Showing posts with label Time. Show all posts
Showing posts with label Time. Show all posts

Sunday, March 03, 2013

Seasons: Time is a Place

Stowed all together backstage, an 11 Birch tree forest rests its seasons shoulder to shoulder. When the forest gets installed on the set next week, Spring frames the foreground with budding branches, Summer frames the main set edges to obscure the edges of the sky, Autumn near the back of the set, and finally Winter behind the atmosphere scrim in front of the blackest, coldest Night.

Tarn comes out of the Winter Night.

In Halfland, all the Seasons are happening at once, only separated by distance. In this land, time is a Frog and the past, present, and future are distant or near depending on where you are.
Summer branches added onto the previously made tube trees with masking tape, a LOT of masking tape. Some of the tubes had been left to plain and so I spent a lot of time giving them more texture with flexible cement. My beautiful talented angel Christine has been coming twice a week (!) and mixing colors, painting the shading on the entire forest and making the sky.
For the Winter trees I was out of previously made trunks so I took pvc pipe and bulked them out with paper and masking tape as the branches were added. I found that Nova Color's Course Lava Gel Medium made perfect snow on the tips of the mica sparkled branches. Brrrrr.
The Spring trees at the very foreground of the wide shot, are made from dead branches I picked up off the street. Bare twig branches were added (in the technique below) and the joins were textured with, again, flexible cement, my second favorite material to build with. A dry brushing of dark umber picked up the horizontal cement lines on the other trunks. A sprig of Spring emerges on the Spring trees with small paper leaves attached with masking tape. These joins will get covered and painted to blend as if grown.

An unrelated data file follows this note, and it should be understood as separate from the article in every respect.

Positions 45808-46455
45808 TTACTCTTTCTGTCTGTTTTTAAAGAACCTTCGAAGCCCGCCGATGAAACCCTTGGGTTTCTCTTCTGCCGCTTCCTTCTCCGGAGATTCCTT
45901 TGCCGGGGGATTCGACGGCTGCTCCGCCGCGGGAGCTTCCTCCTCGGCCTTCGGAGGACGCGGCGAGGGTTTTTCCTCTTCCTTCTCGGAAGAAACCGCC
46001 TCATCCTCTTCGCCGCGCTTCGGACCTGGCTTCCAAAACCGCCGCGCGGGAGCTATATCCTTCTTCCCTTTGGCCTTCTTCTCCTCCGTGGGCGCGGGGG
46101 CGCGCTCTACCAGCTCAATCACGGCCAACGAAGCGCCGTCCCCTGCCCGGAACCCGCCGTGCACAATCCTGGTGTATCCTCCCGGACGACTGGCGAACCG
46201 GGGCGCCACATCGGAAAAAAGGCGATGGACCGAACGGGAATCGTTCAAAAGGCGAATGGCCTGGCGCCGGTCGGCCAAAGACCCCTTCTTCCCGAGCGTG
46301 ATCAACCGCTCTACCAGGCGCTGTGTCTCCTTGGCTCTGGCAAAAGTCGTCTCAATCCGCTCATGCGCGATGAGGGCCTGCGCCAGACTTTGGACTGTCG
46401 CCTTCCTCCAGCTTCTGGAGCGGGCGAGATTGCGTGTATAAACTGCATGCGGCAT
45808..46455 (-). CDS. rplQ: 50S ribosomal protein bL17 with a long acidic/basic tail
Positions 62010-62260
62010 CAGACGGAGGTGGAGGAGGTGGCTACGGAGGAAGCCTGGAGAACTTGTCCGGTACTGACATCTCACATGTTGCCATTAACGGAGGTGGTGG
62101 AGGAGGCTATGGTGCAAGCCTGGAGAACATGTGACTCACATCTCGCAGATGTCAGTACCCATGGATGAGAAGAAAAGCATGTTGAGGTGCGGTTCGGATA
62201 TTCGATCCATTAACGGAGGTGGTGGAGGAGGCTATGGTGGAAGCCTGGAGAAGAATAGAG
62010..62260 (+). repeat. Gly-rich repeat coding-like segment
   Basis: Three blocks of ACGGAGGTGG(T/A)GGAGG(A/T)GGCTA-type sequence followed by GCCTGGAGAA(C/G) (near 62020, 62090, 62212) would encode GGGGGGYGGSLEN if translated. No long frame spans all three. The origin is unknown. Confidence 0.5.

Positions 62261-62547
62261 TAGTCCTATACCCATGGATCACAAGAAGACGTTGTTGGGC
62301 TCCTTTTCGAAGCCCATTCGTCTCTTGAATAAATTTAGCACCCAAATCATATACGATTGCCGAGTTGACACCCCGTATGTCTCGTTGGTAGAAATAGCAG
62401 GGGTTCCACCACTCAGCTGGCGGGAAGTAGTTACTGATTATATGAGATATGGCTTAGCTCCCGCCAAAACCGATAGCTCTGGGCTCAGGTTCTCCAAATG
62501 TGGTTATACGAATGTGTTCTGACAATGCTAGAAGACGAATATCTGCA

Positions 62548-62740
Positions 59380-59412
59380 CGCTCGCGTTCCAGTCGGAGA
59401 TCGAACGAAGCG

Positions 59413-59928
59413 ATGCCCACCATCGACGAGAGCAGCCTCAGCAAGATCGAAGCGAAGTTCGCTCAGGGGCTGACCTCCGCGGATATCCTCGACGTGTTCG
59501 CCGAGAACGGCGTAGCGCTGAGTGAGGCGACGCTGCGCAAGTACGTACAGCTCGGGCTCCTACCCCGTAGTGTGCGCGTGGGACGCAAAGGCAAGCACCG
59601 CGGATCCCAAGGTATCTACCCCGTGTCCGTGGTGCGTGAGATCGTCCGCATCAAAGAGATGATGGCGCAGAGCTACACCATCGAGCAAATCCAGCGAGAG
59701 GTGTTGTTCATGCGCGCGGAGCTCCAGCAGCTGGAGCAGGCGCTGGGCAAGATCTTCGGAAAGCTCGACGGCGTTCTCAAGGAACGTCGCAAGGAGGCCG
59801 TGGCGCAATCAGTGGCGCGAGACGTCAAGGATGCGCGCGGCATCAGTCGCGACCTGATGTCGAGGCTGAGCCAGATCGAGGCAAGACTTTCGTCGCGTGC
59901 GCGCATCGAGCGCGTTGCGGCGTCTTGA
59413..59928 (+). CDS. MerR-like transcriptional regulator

The opening titles happen as the camera passes through the Spring tree curtain/proscenium. A budding leaf animation will reveal nearly normal words.
This is an excellent method of making branches grow on trunks that developed after several score had been done less successfully.

1. Take a small strip of brown paper and twist it into a skinny coil, attaching it with tape to the cut end of a twig branch with masking tape.

2. Fold up the excess paper twist to one side of the stem end bundle so that the branch grows at the desired angle. The bundle should be tight and firm.

3. Secure the bundle with a band of masking tape tightly at just the bottom edge.

4. Now saddle the top of the bundle with another length of masking tape from the top and press the ends to the trunk.

5. Blend with flexible cement and paint as shown in the previous image above this one, far left, and paint to finish.

Tuesday, January 29, 2008

Land Ho!

Type of digital way-background art to be made for Halfland's sets

The small daily act on making the physical set fell off about day 9 or so. I got tired and told myself I'd make it up the next day with a double portion. Then the next, and so on. I kept on full throttle, as I have been all these years, in terms of mental energy going towards the film, which is also important and fine, except it doesn't match the carnal labor of building in real life for getting things done.